Natural Architecture and Small Architecture
Date: Tuesday 17 November 2015
Venue: Lecture Hall
The title of this lecture came from the two volumes of essays published recently by Architectural Association. The two adjectives, “natural” and “small,” are essential in both real and metaphoric senses to describe Kengo Kuma’s approach to design.
In Kuma’s work, “natural” does not always refer to materials or landscape. It is a statement of objection to modern archi- tecture dominated by concrete throughout the 20th century, which severed ties between human beings and their locations. Inspired by his own experience of working with craftsmen in provincial Japan, and with hints from the radical design philosophies of Bruno Taut and Frank Lloyd Wright, Kuma continues to seek potentials in the uses of water, stone, wood, earth, and paper. Then in “small” architecture, the expression is used as an antithesis to giant, forceful, and inflexible systems and constructions that Kuma found desperately powerless in the wake of Japan’s 3.11 disaster in 2011. He encourages the public to look back at the environment they are given, and to then consider architecture from a personal level. Through basic acts such as stacking, weaving, or inflating, human-friendly units can rebuild spaces that are truly safe and comfortable. In effect, Kuma suggests that “small” and “natural” mean being indepen- dent and democratic in our time.
Kengo Kuma was born in 1954. He completed his master’s degree at the University of Tokyo in 1979. After studying at Columbia University as Visiting Scholar, he established Kengo Kuma & Associates 1990. In 2009, he was installed as Professor at the Graduate School of Architecture, University of Tokyo.
Among Kuma’s major works are Kirosan Observatory (1995), Water/Glass (1995, received AIA Benedictus Award), Stage in Forest, Toyoma Center for Performance Arts (received 1997 Architectural Institute of Japan Annual Award), Bato-machi Hiroshige Museum (received The Murano Prize). Recent works include Nezu Museum (2009, Tokyo), Yusuhara Marche and Wooden Bridge Museum (2010), Asakusa Culture and Tourism Center (2012), Nagaoka City Hall Aore. (2012), and Kabukiza (2013). Outside Japan, Besancon Music Center, FRAC Marseilles Aix-en-Provence Conservatoire, and China Academy of Arts’ Folk Art Museum have been completed recently, with lots of major projects being underway, including V&A at Dundee, UK.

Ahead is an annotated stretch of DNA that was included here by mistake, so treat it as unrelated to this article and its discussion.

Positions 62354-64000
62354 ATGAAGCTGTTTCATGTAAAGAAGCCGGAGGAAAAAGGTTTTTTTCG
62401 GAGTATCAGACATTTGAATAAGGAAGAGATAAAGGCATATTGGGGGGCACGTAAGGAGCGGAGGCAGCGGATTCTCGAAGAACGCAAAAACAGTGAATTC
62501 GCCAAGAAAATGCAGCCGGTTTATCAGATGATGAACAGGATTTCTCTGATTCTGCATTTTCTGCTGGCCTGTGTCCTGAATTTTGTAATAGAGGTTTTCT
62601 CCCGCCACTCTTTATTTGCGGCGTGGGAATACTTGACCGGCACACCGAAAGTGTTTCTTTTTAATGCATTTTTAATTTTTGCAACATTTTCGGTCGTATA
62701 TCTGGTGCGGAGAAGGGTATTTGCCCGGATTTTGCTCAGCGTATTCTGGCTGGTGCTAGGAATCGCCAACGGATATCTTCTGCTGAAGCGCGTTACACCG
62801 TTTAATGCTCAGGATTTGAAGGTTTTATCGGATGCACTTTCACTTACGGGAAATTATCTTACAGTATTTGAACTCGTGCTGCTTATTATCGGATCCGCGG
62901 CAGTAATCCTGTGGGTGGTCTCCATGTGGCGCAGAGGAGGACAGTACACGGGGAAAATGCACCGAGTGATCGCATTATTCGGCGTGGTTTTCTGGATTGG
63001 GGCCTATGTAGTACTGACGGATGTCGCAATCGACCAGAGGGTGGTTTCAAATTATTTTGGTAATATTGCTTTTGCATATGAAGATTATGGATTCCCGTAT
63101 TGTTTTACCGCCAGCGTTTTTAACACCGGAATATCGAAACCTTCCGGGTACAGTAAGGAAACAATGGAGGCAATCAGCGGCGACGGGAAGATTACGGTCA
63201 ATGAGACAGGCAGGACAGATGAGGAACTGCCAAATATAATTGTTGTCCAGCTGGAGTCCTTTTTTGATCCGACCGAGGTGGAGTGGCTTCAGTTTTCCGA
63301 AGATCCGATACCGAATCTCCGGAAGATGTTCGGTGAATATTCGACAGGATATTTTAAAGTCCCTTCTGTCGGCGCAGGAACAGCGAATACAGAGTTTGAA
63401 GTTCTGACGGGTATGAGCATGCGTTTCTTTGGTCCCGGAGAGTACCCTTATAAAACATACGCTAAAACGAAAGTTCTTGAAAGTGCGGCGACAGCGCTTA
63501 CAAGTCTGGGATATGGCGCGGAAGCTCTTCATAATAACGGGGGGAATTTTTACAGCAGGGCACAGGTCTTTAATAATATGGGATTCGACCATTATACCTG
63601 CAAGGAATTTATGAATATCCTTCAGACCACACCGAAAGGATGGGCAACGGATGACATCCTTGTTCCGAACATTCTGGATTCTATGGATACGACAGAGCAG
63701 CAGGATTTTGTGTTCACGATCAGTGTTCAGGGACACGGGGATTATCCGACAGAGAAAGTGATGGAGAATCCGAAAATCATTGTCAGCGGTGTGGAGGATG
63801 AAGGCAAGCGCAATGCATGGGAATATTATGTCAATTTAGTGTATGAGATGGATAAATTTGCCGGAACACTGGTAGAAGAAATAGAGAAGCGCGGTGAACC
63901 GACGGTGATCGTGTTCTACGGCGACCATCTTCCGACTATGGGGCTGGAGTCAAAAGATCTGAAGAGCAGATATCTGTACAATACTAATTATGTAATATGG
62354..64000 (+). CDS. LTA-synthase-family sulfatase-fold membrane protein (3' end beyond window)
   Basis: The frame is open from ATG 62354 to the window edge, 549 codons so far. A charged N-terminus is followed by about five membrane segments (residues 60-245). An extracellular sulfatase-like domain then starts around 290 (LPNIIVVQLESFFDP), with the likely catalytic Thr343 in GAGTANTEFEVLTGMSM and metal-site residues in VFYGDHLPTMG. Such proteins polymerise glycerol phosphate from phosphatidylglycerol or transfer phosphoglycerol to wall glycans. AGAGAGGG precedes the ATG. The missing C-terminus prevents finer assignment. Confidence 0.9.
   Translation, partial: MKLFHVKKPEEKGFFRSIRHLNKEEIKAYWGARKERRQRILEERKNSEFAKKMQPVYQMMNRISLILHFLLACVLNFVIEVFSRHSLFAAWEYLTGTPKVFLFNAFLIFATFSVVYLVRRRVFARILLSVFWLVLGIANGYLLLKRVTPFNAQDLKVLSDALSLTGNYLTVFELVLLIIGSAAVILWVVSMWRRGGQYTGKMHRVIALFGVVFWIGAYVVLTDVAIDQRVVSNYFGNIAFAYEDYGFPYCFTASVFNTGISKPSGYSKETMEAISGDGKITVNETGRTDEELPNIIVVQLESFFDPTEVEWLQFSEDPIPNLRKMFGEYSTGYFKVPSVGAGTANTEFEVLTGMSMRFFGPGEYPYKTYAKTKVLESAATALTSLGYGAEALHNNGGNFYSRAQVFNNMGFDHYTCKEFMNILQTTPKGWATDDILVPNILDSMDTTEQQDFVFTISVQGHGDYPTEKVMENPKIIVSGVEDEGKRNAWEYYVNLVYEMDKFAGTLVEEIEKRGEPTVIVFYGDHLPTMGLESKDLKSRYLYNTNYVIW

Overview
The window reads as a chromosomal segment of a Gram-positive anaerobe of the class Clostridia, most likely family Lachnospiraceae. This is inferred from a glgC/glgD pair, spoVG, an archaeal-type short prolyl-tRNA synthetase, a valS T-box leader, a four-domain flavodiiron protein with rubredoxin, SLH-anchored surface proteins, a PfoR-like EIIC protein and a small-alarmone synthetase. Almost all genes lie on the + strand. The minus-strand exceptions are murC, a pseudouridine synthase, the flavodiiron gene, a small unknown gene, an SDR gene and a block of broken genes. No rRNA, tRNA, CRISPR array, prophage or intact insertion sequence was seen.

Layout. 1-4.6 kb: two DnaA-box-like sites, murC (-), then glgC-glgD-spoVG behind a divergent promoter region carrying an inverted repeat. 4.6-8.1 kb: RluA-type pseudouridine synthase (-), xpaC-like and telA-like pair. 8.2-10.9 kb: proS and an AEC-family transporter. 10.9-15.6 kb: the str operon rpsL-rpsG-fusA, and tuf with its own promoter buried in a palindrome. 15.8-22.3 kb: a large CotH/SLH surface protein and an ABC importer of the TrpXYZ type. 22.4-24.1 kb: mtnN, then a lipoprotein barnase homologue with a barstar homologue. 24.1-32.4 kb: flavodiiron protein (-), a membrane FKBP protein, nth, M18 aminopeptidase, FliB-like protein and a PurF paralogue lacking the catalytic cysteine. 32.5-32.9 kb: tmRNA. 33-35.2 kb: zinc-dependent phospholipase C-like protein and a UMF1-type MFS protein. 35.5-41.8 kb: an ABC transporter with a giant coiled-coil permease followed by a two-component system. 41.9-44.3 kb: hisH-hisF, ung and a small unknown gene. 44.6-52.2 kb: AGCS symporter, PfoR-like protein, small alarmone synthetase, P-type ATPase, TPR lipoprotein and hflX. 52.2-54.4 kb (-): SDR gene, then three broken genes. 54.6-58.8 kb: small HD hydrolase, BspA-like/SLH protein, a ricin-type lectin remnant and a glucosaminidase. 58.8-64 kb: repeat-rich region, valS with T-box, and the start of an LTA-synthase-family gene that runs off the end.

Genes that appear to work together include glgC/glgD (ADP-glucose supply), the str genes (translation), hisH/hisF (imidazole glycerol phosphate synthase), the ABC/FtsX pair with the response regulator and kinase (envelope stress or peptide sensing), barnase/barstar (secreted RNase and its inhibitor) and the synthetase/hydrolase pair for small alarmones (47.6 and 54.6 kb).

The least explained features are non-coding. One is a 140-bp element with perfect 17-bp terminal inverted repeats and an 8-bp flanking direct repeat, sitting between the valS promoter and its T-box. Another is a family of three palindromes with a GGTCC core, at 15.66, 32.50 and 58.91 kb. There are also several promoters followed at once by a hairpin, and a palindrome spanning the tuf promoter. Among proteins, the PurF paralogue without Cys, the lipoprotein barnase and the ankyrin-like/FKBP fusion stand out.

Kuma is also a prolific writer and his books have been translated into English, Chinese and Korean, obtaining wide readership from around the world. The latest titles are Natural Architecture and Small Architecture, published from Architectural Association.
PLEASE NOTE: This lecture will be ticketed with priority given to AA Students, Members & Staff.
AA Students can collect a ticket on Monday, 16 November at 9.30am from Reception in No.36 Bedford Square. Tickets must be collected in person on production of your current AA Membership card. Tickets cannot be collected on behalf of other students.
AA Staff requiring a ticket should contact Keira Callaghan (Keira.Callaghan@aaschool.ac.uk) in person or by email on Monday, 16 November at 11.00am to get a ticket.
AA Members requiring a ticket should collect theirs in person from the Membership Office (33 Bedford Square Ground Floor) or by calling 020 7887 4076 on Monday,16 November at 10.00am.
The lecture will be relayed to the Rear Second Presentation Space and the New Soft Room. Tickets are NOT required for these areas but access will be on a first-come-first-served basis and once the areas are full access will be denied.
All lectures are open to members of the public, staff and students unless otherwise stated.